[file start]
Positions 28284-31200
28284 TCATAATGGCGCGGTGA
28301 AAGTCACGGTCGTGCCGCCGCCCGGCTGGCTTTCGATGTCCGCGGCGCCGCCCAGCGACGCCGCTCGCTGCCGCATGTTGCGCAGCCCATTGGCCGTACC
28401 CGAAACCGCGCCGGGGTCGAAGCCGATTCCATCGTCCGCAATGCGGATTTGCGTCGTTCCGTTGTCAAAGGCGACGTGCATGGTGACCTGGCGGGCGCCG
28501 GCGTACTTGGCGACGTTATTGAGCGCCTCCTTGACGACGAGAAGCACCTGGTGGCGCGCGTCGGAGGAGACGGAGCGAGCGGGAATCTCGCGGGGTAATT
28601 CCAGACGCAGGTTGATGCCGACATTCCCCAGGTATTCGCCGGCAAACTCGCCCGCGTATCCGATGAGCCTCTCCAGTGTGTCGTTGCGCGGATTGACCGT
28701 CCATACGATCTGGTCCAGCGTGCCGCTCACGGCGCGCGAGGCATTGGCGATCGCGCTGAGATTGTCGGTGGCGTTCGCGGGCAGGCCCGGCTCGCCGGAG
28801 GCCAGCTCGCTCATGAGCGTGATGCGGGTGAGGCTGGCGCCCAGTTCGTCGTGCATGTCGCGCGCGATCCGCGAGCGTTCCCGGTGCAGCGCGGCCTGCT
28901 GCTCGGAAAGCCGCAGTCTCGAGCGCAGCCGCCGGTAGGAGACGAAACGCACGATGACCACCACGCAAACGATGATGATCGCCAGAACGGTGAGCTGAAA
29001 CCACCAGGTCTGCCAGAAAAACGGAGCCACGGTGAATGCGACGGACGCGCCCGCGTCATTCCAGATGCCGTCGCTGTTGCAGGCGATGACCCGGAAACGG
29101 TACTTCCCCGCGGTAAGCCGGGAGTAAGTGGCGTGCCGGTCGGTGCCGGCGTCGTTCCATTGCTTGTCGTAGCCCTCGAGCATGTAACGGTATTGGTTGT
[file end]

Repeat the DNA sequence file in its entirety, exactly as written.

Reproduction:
Positions 28284-31200
28284 TCATAATGGCGCGGTGA
28301 AAGTCACGGTCGTGCCGCCGCCCGGCTGGCTTTCGATGTCCGCGGCGCCGCCCAGCGACGCCGCTCGCTGCCGCATGTTGCGCAGCCCATTGGCCGTACC
28401 CGAAACCGCGCCGGGGTCGAAGCCGATTCCATCGTCCGCAATGCGGATTTGCGTCGTTCCGTTGTCAAAGGCGACGTGCATGGTGACCTGGCGGGCGCCG
28501 GCGTACTTGGCGACGTTATTGAGCGCCTCCTTGACGACGAGAAGCACCTGGTGGCGCGCGTCGGAGGAGACGGAGCGAGCGGGAATCTCGCGGGGTAATT
28601 CCAGACGCAGGTTGATGCCGACATTCCCCAGGTATTCGCCGGCAAACTCGCCCGCGTATCCGATGAGCCTCTCCAGTGTGTCGTTGCGCGGATTGACCGT
28701 CCATACGATCTGGTCCAGCGTGCCGCTCACGGCGCGCGAGGCATTGGCGATCGCGCTGAGATTGTCGGTGGCGTTCGCGGGCAGGCCCGGCTCGCCGGAG
28801 GCCAGCTCGCTCATGAGCGTGATGCGGGTGAGGCTGGCGCCCAGTTCGTCGTGCATGTCGCGCGCGATCCGCGAGCGTTCCCGGTGCAGCGCGGCCTGCT
28901 GCTCGGAAAGCCGCAGTCTCGAGCGCAGCCGCCGGTAGGAGACGAAACGCACGATGACCACCACGCAAACGATGATGATCGCCAGAACGGTGAGCTGAAA
29001 CCACCAGGTCTGCCAGAAAAACGGAGCCACGGTGAATGCGACGGACGCGCCCGCGTCATTCCAGATGCCGTCGCTGTTGCAGGCGATGACCCGGAAACGG
29101 TACTTCCCCGCGGTAAGCCGGGAGTAAGTGGCGTGCCGGTCGGTGCCGGCGTCGTTCCATTGCTTGTCGTAGCCCTCGAGCATGTAACGGTATTGGTTGT